Sunday, February 20, 2011

Objects and materials: On availability

Marco came over to my home on Friday night after we went to a wonderful birthday party for Mariko. Marco is one of the smartest, most intelligent and thoughtful people I know; he is my friend. We were talking about my experience at Professor Michael Griffin's talk, and we were trying to think about why it is we are fine with throwing things away, and what compels us to do so. We came up with a list of issues, and I will write about them one at a time. Today, I want to write about availability, and I will focus on plastic, and compare and contrast it with rarer materials, like glass and diamond, but I do believe any of these arguments can be easily extrapolated to think about other materials, and other issues. Availability I mean as the way in which objects and materials surround us, ubiquitously or rarely, especially in ways in which we physically interact with them.

I am sitting in the Fish Bowl right now, and the keyboard I am typing with is made of plastic. The frame of the screen is plastic, as is the case for the CPU of the computer. There is a plastic bottle of alcoholic hand sanitiser near the Helpdesk, and the recycling bins are made of plastic. My cell phone is made of plastic, as are the interiors of passenger aircraft. Plastic has physical properties that make it incredibly "friendly" for things like computers or bottles. Furthermore since it is made from petrochemicals, I wouldn't doubt that plastic production is subsidised, although this is purely speculation. This allows plastic to be monetarily cheap (although it is far from environmentally cheap). Consequently, plastic is highly available. We have structured our world around plastic, and in fact the world we live in would not be remotely possible without plastic. During my day, I will probably come in more physical contact with plastic than I will with something like glass, even though I absolutely love glass. It seems though that the raw materials to make glass are as abundant as petrochemicals (have so far been). So, if we really wanted to make glass more available, it probably wouldn't be that difficult. Glass has its own advantages compared to plastic, and of course, is aesthetically much more pleasing. But since it is rare to go to a fraternity party and have them serve you beer in a pint glass, the decreased availability makes us feel as if it is more valuable, in whatever way you may define value.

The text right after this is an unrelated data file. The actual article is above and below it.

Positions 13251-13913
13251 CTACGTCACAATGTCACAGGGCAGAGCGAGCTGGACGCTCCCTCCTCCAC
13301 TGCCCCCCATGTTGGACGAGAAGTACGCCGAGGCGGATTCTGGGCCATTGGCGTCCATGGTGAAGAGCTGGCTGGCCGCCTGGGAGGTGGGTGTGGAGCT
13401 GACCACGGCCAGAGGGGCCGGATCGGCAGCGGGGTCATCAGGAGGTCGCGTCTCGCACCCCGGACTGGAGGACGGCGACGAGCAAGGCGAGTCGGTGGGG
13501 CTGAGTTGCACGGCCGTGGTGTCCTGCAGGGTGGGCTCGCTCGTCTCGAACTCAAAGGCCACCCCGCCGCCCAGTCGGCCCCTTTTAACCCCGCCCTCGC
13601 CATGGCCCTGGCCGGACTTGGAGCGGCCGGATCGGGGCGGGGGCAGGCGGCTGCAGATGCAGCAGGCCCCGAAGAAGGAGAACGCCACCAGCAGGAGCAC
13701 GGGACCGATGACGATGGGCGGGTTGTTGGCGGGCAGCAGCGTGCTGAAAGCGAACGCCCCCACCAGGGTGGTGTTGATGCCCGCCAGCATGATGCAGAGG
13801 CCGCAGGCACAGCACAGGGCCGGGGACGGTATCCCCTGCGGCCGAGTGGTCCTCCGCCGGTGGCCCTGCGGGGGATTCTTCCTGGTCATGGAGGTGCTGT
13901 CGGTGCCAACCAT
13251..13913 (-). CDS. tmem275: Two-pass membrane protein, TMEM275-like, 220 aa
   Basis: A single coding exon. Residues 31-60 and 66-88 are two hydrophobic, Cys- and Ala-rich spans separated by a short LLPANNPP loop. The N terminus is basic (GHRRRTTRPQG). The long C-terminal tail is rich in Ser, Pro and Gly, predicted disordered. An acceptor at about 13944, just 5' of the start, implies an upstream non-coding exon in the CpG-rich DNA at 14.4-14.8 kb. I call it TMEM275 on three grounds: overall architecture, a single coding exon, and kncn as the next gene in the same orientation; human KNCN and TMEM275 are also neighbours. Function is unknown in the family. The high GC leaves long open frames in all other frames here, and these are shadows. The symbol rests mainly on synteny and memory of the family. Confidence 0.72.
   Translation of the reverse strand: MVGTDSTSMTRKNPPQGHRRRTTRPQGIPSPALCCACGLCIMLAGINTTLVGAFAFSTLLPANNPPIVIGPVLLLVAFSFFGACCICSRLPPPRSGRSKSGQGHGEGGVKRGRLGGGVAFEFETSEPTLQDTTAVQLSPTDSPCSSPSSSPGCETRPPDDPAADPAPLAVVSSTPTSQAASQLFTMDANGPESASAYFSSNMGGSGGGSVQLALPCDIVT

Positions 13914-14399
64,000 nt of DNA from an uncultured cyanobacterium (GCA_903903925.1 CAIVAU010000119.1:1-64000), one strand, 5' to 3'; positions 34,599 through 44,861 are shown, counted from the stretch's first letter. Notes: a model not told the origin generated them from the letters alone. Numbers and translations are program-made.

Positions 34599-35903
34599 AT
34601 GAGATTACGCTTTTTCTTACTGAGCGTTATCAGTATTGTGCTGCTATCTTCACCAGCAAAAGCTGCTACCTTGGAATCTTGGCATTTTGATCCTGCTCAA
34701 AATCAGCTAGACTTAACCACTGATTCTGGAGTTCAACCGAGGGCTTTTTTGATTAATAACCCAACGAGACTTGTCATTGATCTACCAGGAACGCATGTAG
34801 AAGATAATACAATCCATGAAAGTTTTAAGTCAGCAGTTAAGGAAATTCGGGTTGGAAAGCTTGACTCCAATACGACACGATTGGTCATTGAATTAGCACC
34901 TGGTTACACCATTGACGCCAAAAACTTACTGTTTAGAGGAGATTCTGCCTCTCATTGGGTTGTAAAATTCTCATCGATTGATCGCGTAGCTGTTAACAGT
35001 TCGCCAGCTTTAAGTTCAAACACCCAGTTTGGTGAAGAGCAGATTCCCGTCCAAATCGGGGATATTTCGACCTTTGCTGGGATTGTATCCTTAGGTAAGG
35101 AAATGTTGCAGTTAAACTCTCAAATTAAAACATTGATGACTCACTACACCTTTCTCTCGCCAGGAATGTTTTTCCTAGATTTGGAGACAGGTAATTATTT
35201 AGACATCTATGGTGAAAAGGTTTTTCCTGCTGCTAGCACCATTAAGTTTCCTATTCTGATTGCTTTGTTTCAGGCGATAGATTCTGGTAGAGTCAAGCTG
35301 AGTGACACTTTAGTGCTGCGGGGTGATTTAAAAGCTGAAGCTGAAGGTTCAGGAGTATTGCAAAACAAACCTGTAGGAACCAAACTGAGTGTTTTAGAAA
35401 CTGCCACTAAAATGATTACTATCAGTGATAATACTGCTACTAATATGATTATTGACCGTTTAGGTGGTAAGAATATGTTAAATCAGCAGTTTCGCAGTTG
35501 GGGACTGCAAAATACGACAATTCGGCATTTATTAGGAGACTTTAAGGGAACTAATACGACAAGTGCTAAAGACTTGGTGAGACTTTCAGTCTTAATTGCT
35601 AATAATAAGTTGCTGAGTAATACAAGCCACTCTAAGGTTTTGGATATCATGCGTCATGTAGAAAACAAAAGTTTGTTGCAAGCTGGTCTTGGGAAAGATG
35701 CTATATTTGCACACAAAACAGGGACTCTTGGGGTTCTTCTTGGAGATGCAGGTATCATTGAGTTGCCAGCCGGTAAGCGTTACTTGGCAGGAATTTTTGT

At the same time, maybe plastic's incredible flexibility of use and consequent ubiquity has allowed us to view it as a limitless resource, just like forests and trees may have seemed before man started plowing through them. Ubiquity and high availability seem to drive down the value of this material, rather than allowing us to appreciate it for its properties. (I know plastic has its bad sides, too. Of course, I would never warm something up in the microwave in a plastic container.) I think this is an interesting contradiction of sorts - plastic is so amazing that so many things can be made of it, and for some reason, this inherent value of it allows us to devalue it.

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